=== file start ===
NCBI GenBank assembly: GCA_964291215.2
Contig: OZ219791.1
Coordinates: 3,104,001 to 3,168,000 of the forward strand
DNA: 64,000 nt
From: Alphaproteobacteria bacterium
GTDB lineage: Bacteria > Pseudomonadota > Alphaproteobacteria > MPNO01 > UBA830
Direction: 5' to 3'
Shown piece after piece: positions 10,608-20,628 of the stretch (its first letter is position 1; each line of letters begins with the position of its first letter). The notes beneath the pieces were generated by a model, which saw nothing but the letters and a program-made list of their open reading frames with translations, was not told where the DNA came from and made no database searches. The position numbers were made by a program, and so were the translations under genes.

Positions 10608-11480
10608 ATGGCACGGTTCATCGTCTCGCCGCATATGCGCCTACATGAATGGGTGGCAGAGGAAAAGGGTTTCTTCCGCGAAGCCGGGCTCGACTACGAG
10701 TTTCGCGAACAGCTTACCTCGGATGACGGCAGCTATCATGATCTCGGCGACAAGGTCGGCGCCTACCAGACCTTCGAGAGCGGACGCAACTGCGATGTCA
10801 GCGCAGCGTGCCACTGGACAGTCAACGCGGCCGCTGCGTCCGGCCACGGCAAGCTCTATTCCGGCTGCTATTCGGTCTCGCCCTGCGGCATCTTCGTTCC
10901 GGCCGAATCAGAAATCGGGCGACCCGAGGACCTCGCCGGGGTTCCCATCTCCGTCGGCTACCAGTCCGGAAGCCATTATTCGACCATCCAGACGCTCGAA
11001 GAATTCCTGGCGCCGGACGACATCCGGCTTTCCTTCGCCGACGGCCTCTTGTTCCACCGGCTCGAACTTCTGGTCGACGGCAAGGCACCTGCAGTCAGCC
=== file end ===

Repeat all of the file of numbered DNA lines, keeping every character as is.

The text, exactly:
NCBI GenBank assembly: GCA_964291215.2
Contig: OZ219791.1
Coordinates: 3,104,001 to 3,168,000 of the forward strand
DNA: 64,000 nt
From: Alphaproteobacteria bacterium
GTDB lineage: Bacteria > Pseudomonadota > Alphaproteobacteria > MPNO01 > UBA830
Direction: 5' to 3'
Shown piece after piece: positions 10,608-20,628 of the stretch (its first letter is position 1; each line of letters begins with the position of its first letter). The notes beneath the pieces were generated by a model, which saw nothing but the letters and a program-made list of their open reading frames with translations, was not told where the DNA came from and made no database searches. The position numbers were made by a program, and so were the translations under genes.

Positions 10608-11480
10608 ATGGCACGGTTCATCGTCTCGCCGCATATGCGCCTACATGAATGGGTGGCAGAGGAAAAGGGTTTCTTCCGCGAAGCCGGGCTCGACTACGAG
10701 TTTCGCGAACAGCTTACCTCGGATGACGGCAGCTATCATGATCTCGGCGACAAGGTCGGCGCCTACCAGACCTTCGAGAGCGGACGCAACTGCGATGTCA
10801 GCGCAGCGTGCCACTGGACAGTCAACGCGGCCGCTGCGTCCGGCCACGGCAAGCTCTATTCCGGCTGCTATTCGGTCTCGCCCTGCGGCATCTTCGTTCC
10901 GGCCGAATCAGAAATCGGGCGACCCGAGGACCTCGCCGGGGTTCCCATCTCCGTCGGCTACCAGTCCGGAAGCCATTATTCGACCATCCAGACGCTCGAA
11001 GAATTCCTGGCGCCGGACGACATCCGGCTTTCCTTCGCCGACGGCCTCTTGTTCCACCGGCTCGAACTTCTGGTCGACGGCAAGGCACCTGCAGTCAGCC